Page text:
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Green still leads at Women’s PGA Championship

Jimin Kang summons great performances of the past to climb into contention in the KPMG Women’s PGA Championship

CHASKA, Minn. (June 21, 2019) – Jimin Kang rolled back the clock Friday at Hazeltine National Golf Club in the KPMG Women’s PGA Championship, posting a 2-under-par 70 to make her first cut since 2014 and climb into contention in the 35th major of a rollercoaster career.
 
The 39-year-old Kang, whose LPGA Tour momentum was stalled in 2013 by medical issues resulting from overmedication for allergies, is tied for seventh heading into Saturday’s third round.
 
“Last week I got a chance to catch up with Se Ri Pak, and I told her that ‘I’m going to play golf again,’” said Kang of her meeting the World Golf Hall of Famer, who is two years her senior. “She said, ’You’ve played enough.’ I said, ‘I haven’t done enough yet.’ That is the reason that drove me.”
 
With her 1-under-par 143 total for 36 holes, Kang also holds a unique position in the field.
 
On Sunday, she will capture the Low Club Professional title and receive a crystal bowl regardless of how she finishes over the final 36 holes. Kang was the lone member of a nine-player delegation of PGA and LPGA Club Professionals to make the cut of 149.
 
Her honor this weekend deserves more explanation.
 
The native of Seoul, South Korea, came to America at age 16. She finished runner-up in the 1999 U.S. Amateur, attended Arizona State University and turned professional in 2002. She spent six years under the tutelage of the late legendary Jim Flick and she still receives pointers from another premier coach, two-time PGA Champion Dave Stockton. She owns tour victories in the 2005 LPGA Corning Classic and the 2010 Sime Darby LPGA Malaysia.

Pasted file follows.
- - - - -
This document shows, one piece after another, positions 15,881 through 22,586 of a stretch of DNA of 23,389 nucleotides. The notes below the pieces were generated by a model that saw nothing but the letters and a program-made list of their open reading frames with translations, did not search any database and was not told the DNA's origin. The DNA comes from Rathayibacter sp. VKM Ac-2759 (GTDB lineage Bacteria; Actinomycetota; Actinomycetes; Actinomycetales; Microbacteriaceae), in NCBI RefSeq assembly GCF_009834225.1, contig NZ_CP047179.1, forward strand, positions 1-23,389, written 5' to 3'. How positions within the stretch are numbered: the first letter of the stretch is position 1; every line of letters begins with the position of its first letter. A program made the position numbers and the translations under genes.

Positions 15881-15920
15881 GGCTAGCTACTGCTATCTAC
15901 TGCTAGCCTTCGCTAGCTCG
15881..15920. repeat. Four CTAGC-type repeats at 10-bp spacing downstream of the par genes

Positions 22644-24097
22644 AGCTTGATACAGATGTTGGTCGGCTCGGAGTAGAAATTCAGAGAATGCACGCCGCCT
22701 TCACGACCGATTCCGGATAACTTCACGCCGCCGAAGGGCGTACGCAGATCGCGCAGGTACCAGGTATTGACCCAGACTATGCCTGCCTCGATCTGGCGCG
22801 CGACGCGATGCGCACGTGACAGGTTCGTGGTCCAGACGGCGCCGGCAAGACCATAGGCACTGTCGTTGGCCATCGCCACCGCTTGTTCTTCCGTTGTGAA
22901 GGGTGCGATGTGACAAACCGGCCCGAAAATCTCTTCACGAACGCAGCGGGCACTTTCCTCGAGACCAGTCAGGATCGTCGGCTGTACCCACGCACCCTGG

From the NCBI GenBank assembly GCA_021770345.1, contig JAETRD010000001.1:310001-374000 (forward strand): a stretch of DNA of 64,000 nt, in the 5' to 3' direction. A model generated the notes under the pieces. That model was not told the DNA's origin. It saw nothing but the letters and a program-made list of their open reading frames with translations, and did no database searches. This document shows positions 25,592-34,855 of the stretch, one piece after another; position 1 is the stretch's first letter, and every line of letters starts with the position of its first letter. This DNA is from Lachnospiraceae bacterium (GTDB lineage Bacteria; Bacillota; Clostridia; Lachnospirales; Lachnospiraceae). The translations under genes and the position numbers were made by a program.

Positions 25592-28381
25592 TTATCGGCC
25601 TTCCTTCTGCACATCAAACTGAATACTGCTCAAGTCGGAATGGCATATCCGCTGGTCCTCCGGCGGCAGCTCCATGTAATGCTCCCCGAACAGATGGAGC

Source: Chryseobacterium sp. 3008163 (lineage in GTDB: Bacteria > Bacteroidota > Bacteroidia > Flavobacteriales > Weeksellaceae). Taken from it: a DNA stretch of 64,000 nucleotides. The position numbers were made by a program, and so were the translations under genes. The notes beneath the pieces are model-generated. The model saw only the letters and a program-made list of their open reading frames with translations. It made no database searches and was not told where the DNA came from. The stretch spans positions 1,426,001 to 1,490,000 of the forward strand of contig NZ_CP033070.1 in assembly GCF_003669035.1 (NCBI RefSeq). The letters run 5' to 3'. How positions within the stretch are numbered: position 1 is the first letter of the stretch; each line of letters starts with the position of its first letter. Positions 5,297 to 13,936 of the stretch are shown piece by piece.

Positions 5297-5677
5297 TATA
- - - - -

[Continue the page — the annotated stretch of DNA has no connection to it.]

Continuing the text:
Following a lengthy bout with a misdiagnosis and over-medication for moderate allergies, Kang took time away from golf in 2013. She returned to Arizona State to complete her degree in Communications and Family & Human Development. She then competed in 2014 and 2015 on the Symetra Tour.  
 
“I realized at one point that I wasn't swinging the golf club; the club was swinging me,” said Kang. “I thought this is not the way I should do it. I pushed myself over the limit of what a human being can do.
 
“That's the one point I thought like OK, I need to really take care of myself and look for my health to get better. Then I couldn't do anything -- so I decided to go back to school. I didn't know studying would take that much strength. I thought it was just sitting at a desk and study. I didn't know it takes that much energy. So, while I was in a study mode I asked myself why don't I get this (LPGA Class Membership) done, too?

“That's when I got into the teaching. I thought it was a great opportunity for myself – to teach. It was such a great experience.”
 
For the record, this will be Kang's first made cut in a major championship since 2014. “It means happy hour after this,” Kang laughed. “Except, I don’t drink. My happy hours are to go out and eat and have fun.”